This bill which will allow physician assisted suicide is being heard in the House Judiciary. We know this is a tough bill.  When the CCDC board debated our position on this issue it was not an easy discussion.  Some members of the CCDC Board personally believe that physician assisted suicide should be a right, others believe the exact opposite and feel it is always wrong.   The reason we OPPOSE the bill is not about whether or not we think assisted (or even unassisted) suicide is right or wrong.

First it is important that people who are suicidal are never shamed or made to feel bad about themselves.   That is a very personal journey and judging people is always a bad idea.  People who are feeling suicidal should always be given full support, empathy and care.

The reason we oppose this bill is that there is no way to avoid discrimination in the implementation.

Based on concern about coercion one can bar anyone with a cognitive, psychiatric or communication disability from receiving this "assistance".  If this is a "right" then should not these individuals have the ability to access this also?   What about someone with cancer and clinical depression?  Moreover, this then makes it inaccessible to those that claim to need and want it most desperately.   On the other hand if we make it available to anyone then it would be very easy to roll down the slippery slope (as has happened elsewhere) to convincing people to take this assistance when that might now be the wish of the individual.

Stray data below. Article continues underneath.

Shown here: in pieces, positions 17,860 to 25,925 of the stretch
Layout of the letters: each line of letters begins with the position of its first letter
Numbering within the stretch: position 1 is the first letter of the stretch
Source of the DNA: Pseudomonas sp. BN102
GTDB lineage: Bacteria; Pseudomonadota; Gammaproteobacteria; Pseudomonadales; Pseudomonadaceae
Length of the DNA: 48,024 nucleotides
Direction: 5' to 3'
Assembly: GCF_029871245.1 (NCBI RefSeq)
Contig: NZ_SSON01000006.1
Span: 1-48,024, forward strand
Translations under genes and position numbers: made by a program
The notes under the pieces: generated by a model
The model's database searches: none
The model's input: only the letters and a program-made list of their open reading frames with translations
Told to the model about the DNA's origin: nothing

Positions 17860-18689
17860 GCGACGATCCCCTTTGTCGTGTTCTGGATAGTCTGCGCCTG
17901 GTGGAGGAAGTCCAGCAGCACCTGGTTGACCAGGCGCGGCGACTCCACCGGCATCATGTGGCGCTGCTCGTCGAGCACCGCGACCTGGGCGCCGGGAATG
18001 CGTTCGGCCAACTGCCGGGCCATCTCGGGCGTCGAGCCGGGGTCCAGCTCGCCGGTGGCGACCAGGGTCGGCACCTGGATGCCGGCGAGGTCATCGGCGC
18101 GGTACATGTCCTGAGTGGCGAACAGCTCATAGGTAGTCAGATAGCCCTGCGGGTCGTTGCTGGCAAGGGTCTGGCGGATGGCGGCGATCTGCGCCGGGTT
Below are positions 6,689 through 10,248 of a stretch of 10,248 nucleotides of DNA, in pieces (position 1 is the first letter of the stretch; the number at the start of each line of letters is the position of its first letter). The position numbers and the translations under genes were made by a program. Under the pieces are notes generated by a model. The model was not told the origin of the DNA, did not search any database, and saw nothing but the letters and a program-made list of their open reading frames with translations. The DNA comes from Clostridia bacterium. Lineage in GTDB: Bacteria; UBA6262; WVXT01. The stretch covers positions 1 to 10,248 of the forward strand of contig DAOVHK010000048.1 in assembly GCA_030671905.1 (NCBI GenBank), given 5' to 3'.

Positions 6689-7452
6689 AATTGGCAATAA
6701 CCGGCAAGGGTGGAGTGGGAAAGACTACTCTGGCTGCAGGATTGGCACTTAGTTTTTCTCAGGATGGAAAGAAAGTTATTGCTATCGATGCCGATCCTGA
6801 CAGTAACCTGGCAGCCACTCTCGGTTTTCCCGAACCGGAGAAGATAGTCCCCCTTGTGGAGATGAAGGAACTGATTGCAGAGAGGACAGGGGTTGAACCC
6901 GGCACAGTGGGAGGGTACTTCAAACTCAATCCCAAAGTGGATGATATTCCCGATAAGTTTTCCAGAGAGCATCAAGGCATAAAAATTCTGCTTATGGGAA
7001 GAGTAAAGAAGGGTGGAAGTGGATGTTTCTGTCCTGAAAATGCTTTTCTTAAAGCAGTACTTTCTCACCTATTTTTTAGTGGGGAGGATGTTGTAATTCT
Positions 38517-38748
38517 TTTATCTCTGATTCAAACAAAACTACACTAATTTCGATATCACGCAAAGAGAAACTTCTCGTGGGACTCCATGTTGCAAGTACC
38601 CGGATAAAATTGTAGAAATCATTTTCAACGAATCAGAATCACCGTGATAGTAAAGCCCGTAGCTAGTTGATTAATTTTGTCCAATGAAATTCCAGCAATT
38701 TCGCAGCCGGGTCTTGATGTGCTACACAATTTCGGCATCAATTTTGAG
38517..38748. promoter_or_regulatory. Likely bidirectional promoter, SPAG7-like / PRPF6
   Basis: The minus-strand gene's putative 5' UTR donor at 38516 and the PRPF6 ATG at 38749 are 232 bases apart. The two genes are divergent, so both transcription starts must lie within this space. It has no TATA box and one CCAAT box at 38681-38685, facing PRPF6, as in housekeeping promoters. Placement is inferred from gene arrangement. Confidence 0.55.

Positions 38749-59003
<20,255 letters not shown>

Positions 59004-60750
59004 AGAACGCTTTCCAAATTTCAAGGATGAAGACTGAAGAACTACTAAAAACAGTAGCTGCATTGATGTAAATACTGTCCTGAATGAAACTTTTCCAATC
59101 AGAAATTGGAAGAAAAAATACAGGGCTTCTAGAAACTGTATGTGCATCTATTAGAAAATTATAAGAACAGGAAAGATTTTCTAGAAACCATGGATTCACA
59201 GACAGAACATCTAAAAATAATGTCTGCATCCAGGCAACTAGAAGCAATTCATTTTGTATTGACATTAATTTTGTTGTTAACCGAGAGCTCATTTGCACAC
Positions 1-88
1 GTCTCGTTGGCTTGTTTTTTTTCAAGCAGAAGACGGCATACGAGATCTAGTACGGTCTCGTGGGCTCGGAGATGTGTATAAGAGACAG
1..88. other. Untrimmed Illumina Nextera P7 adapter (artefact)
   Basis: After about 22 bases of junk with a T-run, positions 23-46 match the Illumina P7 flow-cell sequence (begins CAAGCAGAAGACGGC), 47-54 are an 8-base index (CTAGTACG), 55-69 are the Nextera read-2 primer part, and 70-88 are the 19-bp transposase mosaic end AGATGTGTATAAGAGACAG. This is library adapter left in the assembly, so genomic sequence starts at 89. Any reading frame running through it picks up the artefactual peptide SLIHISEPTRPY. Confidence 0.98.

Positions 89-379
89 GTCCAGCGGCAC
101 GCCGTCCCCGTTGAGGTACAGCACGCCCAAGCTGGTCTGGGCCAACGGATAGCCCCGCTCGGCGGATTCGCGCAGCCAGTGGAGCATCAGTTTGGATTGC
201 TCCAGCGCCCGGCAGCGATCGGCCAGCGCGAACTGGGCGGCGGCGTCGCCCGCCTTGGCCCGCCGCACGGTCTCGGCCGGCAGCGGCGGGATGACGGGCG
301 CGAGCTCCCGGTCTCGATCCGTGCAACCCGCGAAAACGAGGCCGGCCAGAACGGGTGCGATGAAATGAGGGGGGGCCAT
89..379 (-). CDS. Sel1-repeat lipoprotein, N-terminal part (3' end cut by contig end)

Last year in discussion with the sponsors we asked if there could be a required psychiatric evaluation for anyone before getting this lethal assistance.  We thought that it would be wise to assure that someone was not in the throes of a situational depression, and that they fully understood the finality of this action.   It was chilling to hear the
sponsors tell us that due to the lack of availability of mental health providers that this would not be feasible.   We do understand that there is a shortage of mental health providers ... However we also know from experience that making an irreversible decision in the middle of a trauma is not a good idea.

Finally, we know more than most that medical predictions are often wrong and that our own beliefs about what life will be like living with an illness or disability are almost always wrong.   No one wants to become ill or develop a disability--but when it happens most of us come to realize it is not so bad and that life can indeed be good.

Our opposition to this bill in no way means that we oppose hospice or think that everyone should be forced to take every medical treatment available.  We completely support the right of competent adults or legal guardians to decide "enough is enough" and to stop aggressive treatment when dealing with a painful or otherwise difficult illness. Stopping treatment, even getting "terminal sedation" at the end of life is very different from physician assisted suicide.    Someone that stops treatment can always
decide to resume--but once someone has been assisted to die there are no more decisions to be made.   If someone is truly ready for their time on this planet to be over they will not seek to resume treatment.

Anyway, the hearing is at in front of the House Judiciary Committee.   CCDC Vice President Josh Winkler will be testifying against this bill.


Sincerely,

Julie Reiskin,  Executive Director
Colorado Cross-Disability Coalition
*1385 S. Colorado Blvd. Suite 610-A   Denver, CO 80222*
Direct Line 720-961-4261
Direct Private Fax 303-567-6582
Organizational Line 303-839-1775
Organizational Fax 303-648-6262
Legal Program's Fax 720-420-1390